News Minister of Culture leads Lety commemoration
Minister of Culture Daniel Herman led a commemoration on Friday at the site of the World War Two Lety internment camp for Roma which was created in July 1942. Herman recalled that the labour and internment camp for the Roma population from Bohemia camp was run by Czech officials from the Protectorate police force and that their brutality was equal to anything carried out by the Germans. Most of those who died at the camp were children. Those who survived were sent to their deaths at Auschwitz death camp. Herman said he and minister for human rights Jiří Dienstbier were working on plans so that part of the site of the camp would no longer be a pig farm but a suitable commemorative site.
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Police revealed on Monday that 51 people died in traffic accidents in the Czech Republic in the month of November, bringing the total number of road deaths over 11 months to 604. The number of people who lost their lives on Czech roads this year is higher by 28 compared to the first 11 months of 2014.
Heavy rainfall throughout Monday night led to a rise in water levels on parts of the Otava and Labe rivers. Flood warnings are in effect in Šumava. Levels are still rising in areas, nevertheless the Czech Hydrometeorological Institute expects the situation to improve over the course of Tuesday and for the risk of flooding to diminish.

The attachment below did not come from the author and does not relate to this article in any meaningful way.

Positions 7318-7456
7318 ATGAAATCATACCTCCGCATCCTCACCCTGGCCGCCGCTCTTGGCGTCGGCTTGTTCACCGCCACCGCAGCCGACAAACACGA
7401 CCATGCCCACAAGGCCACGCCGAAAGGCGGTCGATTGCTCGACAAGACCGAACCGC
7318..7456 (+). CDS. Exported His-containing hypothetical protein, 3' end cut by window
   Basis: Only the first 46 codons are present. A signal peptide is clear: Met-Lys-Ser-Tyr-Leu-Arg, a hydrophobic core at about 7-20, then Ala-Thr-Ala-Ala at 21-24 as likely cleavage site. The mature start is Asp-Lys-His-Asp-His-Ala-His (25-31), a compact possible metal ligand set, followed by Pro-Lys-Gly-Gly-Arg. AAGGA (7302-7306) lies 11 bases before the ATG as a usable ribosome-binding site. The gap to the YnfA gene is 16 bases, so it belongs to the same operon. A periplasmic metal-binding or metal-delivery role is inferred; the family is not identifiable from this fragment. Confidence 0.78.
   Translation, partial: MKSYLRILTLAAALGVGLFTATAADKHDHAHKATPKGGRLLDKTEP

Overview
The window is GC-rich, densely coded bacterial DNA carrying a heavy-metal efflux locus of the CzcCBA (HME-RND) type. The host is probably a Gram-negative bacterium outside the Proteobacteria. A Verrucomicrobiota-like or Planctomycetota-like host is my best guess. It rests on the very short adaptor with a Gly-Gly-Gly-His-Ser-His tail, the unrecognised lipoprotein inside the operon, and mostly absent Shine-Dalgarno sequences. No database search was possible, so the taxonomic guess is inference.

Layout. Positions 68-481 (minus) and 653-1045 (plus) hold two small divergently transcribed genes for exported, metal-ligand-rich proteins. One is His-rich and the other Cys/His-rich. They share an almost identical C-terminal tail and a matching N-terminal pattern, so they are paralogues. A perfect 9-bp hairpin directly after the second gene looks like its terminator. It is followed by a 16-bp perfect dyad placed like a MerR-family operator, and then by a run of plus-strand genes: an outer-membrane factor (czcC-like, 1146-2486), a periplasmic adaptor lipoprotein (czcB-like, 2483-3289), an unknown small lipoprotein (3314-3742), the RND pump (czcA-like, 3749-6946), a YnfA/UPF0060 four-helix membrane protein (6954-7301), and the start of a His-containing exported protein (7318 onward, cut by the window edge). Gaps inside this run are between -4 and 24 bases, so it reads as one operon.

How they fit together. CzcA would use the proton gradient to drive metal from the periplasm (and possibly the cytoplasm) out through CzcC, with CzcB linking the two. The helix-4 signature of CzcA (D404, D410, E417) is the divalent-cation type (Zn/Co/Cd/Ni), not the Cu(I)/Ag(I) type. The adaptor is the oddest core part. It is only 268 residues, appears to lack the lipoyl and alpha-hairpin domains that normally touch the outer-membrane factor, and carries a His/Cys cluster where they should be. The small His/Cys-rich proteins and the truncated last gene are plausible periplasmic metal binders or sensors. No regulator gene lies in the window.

Many Czech cultural, academic and professional institutions will mark the 700th anniversary of the birth of the famous Czech monarch and Holy Roman Emperor Charles IV next year. Details of the programme were unveiled on Monday. The National Gallery will present a unique series of exhibits in the sphere of culture and arts focussing on Charles IV's day, the gallery’s director Jiří Fajt said. The government is likely to sponsor projects by providing funding of around 90 million crowns. A final sum has not yet been approved, but will in any case be lower than the originally proposed limit of 250 million. On Monday, organisers also revealed the official logo.